Monday, October 17, 2005

Just back from a long weekend in Guangzhou, where I stayed with a friend of a friend. In a way, it's my "village," if I have such a thing. My mother's mother left Guangzhou for Hong Kong. My father, born and raised in Shanghai, is Cantonese.

It was a change of pace to actually understand what everyone was talking about, if not every sentence. Before I started studying Mandarin again, I would've been able to string together several coherent Cantonese sentences. Now, my sentences come out mostly in Putonghua, with Cantonese words where I couldn't think of the Mandarin equivalent. It sounded atrocious but gave me the illusion of progress.

On the three-hour flight down, a yoga instructor gave a video demonstration of how to relieve stress. The all-Chinese bookshops in Guangzhou airport carried self-help books on how to grow your wealth. Passengers stood up the moment the plane landed (before it left the runway) and began shouting into their cellphones.

Guangzhou is more laidback and more lush and green than Beijing, but just as grey and choked with traffic. Population: 3.2 million. Parts resemble LA with crisscrossing freeways smack downtown. Other parts look like Hong Kong with worn skyscraper apartment blocks so close together it seems you can reach from one to another. Older parts of town remind me of Macau and its colonial Portuguese architecture.

Parks are full of fragrant frangipani trees and old Banyans with long, intertwined above-ground roots. There was plenty of streetlife along the Pearl River, from lovers to drunks to pickpockets, all bathed in fluroescent light. And good people-watching in DongShanHu Park and at the massive seafood restaurants where you pick your own live dinner. It's like going to an aquarium and then eating the exhibits: big groupers, Australian lobster ($40 for just over a pound), wriggling silkworm larvae, snapping turtles, snakes and rockfish - which can kill if you step on one accidentally.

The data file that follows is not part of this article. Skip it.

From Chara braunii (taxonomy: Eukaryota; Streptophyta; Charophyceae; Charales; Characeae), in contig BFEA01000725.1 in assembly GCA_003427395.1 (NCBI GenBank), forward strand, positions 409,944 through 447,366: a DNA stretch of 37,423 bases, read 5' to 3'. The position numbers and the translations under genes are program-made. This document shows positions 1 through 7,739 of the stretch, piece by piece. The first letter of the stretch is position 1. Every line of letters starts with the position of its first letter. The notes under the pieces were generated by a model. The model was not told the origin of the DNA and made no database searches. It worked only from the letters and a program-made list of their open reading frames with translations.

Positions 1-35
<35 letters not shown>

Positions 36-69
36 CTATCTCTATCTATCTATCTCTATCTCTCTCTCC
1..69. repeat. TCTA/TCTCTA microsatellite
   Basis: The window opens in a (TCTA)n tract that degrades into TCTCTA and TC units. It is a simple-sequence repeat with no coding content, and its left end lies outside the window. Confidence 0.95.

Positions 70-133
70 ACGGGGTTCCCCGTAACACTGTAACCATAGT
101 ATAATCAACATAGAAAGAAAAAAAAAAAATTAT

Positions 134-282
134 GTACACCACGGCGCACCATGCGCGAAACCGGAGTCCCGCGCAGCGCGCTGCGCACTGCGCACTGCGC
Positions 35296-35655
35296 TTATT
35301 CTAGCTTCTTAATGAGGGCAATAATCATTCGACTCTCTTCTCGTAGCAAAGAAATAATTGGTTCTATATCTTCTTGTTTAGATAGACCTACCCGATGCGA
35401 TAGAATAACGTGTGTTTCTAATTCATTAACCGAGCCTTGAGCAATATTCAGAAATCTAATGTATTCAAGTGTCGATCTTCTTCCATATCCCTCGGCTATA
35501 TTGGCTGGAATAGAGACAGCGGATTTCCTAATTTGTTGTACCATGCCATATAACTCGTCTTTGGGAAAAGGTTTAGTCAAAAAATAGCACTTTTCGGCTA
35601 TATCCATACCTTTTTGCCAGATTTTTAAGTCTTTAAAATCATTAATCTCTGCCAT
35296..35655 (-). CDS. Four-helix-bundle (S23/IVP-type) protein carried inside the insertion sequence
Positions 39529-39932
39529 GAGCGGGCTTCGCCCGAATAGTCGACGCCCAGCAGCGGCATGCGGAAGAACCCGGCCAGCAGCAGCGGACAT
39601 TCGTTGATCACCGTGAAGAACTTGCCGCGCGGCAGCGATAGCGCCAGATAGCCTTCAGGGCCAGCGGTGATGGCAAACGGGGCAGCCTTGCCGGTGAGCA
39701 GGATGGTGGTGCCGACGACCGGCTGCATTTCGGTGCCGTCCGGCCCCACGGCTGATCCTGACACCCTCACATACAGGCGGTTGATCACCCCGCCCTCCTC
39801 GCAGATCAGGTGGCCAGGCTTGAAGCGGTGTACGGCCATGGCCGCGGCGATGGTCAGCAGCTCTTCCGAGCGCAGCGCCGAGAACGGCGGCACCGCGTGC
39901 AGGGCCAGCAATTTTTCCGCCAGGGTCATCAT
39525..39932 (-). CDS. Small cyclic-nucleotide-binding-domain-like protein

All the big restaurants seemed to have widescreen flat panel TVs and projection screens, tuned to news or blaring entertainment. A real-estate agent friend here said the louder the restaurant, the better. It's proof your evening has been really exciting. And Cantonese people are always eating. Morning tea before breakfast, afternoon tea following lunch, dinner in one restaurant and then dessert and drinks in another.

Tea bowls for cleaning your fingers after peel-and-eat shrimp are common in Hong Kong and Guangzhou but not throughout China. So Chinese tourists are increasingly coming to Guangzhou and trying to drink from their finger bowls, even with the tell-tale slice of lemon in them, our local hosts said. One of our hosts who speaks Mandarin, Cantonese and English (is learning Spanish) said she felt like she had a different personality when she spoke Cantonese. She's more serious in Mandarin, much more expressive in Cantonese.

Had lakeside dim sum one day and a simple noodle lunch off a busy pedestrian street the next. Less than ten years ago, Shangxia Jiu pedestrian street was lined with old residences. Now it teems with people mostly in their 20's and 30's buying sneakers, wooden toys and cheap costume jewelry with their parent's money.

We walked through the narrow winding alleys of a jade market where the bright pink, purple and turqiose colors made you wonder why the other vendors bothered insisting that they were selling the real thing. In the east, we looked at old brick houses in the old Dongshan neighborhood. In the west we went to Siguan House, or the Liwan museum, to see the insides of what one of these old homes looked like.

Near the five-star Garden Hotel, where we waited for another friend to get off work, sidewalk cafes were full of expats: Koreans, Russians, Middle Easterners. Guangzhou is an hour and a half from Shenzhen and Hong Kong and full of import export traders. That's especially true this week, during the annual Guangzhou Trade Fair, the biggest event in town. Pizza joints and belly dancing clubs as well as high fashion stores selling $300 jackets and $600 pants have cropped up to serve the traders as well as wealthy Chinese.